Sepoy in Chapati Mystery:
The early books of famed Urdu satirist Mustaq Ahmed Yousufi (b. 1922), Chiragh Talay (1961) and Khakam-e Badhan (1969), functioned in the college space for us in Lahore as cigarettes function in a prison camp – a currency, a momentary respite, a surge, and a day dream. We used to crack jokes from his oeuvre claiming them as they were uttered. He was not very well liked by my elders, however. They found him a poor replacement for the other satirists at play, Pitras Bukhari or Mustanssar Hussain Tarad or often Ibn-e Insha. Yet he was beloved by us near-adults as a rock star. Now a new translation from Urdu of Yousufi’s Aab-e Gum is coming out (by end May). Matt Reeck and Aftab Ahmad, the co-translators, have excerpted their translation earlier in Caravan India and Asymptote. They were both recipients of the 2012 PEN Translation grant for this project. At the occasion of this publication, I asked a few questions from Reeck & Ahmad. Enjoy:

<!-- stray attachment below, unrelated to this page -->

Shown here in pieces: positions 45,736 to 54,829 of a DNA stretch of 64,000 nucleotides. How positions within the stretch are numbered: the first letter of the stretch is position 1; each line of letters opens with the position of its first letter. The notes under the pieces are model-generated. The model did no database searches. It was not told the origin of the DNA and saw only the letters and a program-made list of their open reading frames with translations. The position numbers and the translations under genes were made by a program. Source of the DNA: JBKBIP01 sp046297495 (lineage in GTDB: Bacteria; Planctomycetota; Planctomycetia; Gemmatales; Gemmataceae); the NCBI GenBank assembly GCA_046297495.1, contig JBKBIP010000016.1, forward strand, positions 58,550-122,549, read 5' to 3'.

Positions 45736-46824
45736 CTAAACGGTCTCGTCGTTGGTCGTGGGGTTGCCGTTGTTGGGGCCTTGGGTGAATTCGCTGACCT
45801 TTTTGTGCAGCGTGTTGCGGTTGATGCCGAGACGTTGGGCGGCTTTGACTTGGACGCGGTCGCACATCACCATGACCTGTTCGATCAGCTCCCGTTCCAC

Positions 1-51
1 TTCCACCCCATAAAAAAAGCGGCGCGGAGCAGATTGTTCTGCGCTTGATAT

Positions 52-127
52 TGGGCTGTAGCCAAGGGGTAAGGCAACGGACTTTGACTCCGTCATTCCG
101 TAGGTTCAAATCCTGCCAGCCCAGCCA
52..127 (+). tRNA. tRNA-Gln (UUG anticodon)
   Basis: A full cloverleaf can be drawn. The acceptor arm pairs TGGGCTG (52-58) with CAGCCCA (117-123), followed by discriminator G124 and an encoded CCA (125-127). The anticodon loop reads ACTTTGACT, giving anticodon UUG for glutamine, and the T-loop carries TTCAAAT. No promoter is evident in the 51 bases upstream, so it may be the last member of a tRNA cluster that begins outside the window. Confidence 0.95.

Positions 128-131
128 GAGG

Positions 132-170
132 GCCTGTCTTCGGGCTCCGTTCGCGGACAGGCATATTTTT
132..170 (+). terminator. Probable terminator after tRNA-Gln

Q. Who was Mushtaq Ahmed Yousufi?
Mushtaq Ahmed Yousufi is a humor and satire writer and a resident of Karachi, where he has lived since immigrating to Pakistan soon after Partition. How he will be remembered is still up for debate: while he was the top official at many major Pakistani banks, he is also one of the greatest living Pakistani writers. With more publicity for his works, he may last in the collective memory of literary audiences in South Asia and abroad for this latter skill—that of a writer.
Q. Why is it important to translate him into English?
His work is good. It deserves to be read by more people. That’s the simple answer. The more complicated answer involves how world literature operates, and how its restrictive canon needs to admit more writers from unrepresented areas and literatures, like Pakistan and Urdu, respectively. For inclusion in world literature canons, texts must be available in English, or another major European language, for these are the languages of arbitration in these canon formation processes.